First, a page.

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Government ‘ducking its responsibilities’ on clean air, says Andy Burnham

The Mayor of Greater Manchester Andy Burnham has said the government is ‘ducking its responsibilities’ on clean air, and has urged them to release funding for the region’s Clean Air Zone (CAZ).

Greater Manchester Combined Authority’s (GMCA) plan includes the largest proposed CAZ in the UK which would span 10 local authority areas as well as a vehicle upgrade programme and 600 new electric vehicle charging points.

HGVs, LGVs, buses and taxis would be charged to enter the CAZ if they don’t meet nitrogen dioxide (NO2) emissions standards. Private cars would not be charged.

The Department for Environment, Food and Rural Affairs (Defra) gave the authority until the end of 2019 to send them its final plans but GMCA says it is refusing to submit until they have clarification on the legalities of the plan as well as a firm commitment to funding packages for Manchester businesses upgrade to cleaner vehicles.

The combined authority has asked for £116m to implement the full plan.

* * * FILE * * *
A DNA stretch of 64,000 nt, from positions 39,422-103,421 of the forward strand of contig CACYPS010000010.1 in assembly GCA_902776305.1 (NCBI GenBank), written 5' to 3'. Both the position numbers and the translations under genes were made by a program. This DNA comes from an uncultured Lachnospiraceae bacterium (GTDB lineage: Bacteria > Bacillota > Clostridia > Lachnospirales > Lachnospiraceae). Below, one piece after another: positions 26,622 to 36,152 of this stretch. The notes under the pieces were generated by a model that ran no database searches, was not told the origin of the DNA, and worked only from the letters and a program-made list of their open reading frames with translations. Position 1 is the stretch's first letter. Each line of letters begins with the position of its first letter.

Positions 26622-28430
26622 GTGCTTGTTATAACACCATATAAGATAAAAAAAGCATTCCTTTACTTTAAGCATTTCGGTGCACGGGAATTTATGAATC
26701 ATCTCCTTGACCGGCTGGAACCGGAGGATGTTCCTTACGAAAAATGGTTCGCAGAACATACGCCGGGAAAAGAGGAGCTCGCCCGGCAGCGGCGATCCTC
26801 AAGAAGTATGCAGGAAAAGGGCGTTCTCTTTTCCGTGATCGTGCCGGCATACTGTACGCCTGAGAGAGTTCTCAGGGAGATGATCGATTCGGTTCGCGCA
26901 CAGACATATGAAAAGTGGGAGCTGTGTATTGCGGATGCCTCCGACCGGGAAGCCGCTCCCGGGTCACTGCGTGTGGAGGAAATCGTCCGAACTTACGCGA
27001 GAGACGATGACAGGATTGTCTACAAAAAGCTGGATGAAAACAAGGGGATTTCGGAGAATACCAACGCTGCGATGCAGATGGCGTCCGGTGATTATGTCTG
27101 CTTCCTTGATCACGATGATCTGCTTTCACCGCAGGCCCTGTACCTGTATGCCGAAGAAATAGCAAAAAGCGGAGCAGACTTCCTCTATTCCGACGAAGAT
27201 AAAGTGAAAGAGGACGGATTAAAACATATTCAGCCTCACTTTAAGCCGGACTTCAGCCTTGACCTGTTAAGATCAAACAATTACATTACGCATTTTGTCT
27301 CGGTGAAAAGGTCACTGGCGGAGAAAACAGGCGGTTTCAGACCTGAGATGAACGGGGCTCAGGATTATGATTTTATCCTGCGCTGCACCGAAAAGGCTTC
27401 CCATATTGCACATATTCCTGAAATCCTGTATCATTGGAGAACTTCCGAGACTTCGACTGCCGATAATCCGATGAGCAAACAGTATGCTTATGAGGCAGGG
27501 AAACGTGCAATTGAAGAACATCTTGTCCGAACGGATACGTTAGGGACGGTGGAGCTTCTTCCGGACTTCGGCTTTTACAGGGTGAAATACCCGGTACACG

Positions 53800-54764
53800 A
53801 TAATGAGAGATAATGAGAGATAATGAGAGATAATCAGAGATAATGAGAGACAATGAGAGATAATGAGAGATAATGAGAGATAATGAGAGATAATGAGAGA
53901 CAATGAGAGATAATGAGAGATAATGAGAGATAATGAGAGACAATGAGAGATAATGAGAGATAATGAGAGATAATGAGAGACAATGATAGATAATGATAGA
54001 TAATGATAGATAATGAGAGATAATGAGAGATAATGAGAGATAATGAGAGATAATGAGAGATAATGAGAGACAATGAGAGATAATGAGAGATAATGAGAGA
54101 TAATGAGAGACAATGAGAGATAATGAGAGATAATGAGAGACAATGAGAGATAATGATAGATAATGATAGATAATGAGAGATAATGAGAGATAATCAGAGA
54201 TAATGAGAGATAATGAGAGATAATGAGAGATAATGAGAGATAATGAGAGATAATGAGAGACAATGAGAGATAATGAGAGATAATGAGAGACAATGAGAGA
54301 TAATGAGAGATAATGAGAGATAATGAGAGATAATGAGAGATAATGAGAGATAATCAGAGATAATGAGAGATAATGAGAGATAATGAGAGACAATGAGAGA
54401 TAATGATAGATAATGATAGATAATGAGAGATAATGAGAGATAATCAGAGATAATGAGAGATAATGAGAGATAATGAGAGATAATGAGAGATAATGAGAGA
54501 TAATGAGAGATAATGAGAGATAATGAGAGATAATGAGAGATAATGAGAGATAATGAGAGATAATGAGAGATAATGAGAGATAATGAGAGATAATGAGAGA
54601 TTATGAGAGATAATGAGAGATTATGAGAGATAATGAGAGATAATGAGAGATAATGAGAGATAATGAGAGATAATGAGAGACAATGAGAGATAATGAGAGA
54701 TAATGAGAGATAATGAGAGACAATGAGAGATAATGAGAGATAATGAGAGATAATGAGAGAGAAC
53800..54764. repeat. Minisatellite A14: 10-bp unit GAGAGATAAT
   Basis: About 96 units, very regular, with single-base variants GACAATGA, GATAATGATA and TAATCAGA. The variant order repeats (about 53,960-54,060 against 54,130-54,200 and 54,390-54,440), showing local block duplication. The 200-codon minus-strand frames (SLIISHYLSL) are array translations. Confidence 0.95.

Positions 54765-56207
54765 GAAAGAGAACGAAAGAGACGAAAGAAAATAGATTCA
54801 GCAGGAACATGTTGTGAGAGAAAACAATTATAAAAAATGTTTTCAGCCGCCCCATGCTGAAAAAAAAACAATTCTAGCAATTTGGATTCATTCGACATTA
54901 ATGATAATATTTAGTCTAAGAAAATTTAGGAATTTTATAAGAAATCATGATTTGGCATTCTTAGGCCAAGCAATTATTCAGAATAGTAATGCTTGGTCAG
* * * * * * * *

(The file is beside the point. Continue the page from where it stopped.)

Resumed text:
Andy Burnham said: ‘We are serious about tackling air pollution across our region and, alongside the government, we recognise it is the most pressing environmental public health issue facing the country today.

‘However, we can’t get on with our plans without a firm commitment about the vital financial support that will help businesses across Greater Manchester upgrade to cleaner vehicles, to avoid the CAZ daily charge,’ he added.

‘The government has told councils to develop ambitious plans to tackle air quality. Our plan is ambitious but it needs a multi-million-pound financial support package to help local businesses, and requires the government to not duck from its responsibilities.

‘It needs to commit the funds to delivering this vital work and supporting companies across the region to move towards a more sustainable future.’

Cllr Andrew Western, Greater Manchester Green City-region lead added that it is ‘scandalous’ that businesses have been ‘left in the dark’ due to the impasse between Defra and the GMCA.

‘Poor air quality damages the health of people living, working and travelling in Greater Manchester and early exposure to polluted air can cause a lifetime of ill-health.’

Air Quality News has asked Defra to respond.

So far this year, several councils have faced CAZ hold-ups or delays.

Yesterday, Bristol City Council said that the government has failed to give them direction on their CAZ plans, which has resulted in another delay.

Last month, Birmingham City Council admitted that their CAZ, which was due to go live in July, could be delayed past the summer due to the government’s botched introduction of a vehicle checking tool.

Photo Credit – GMCA

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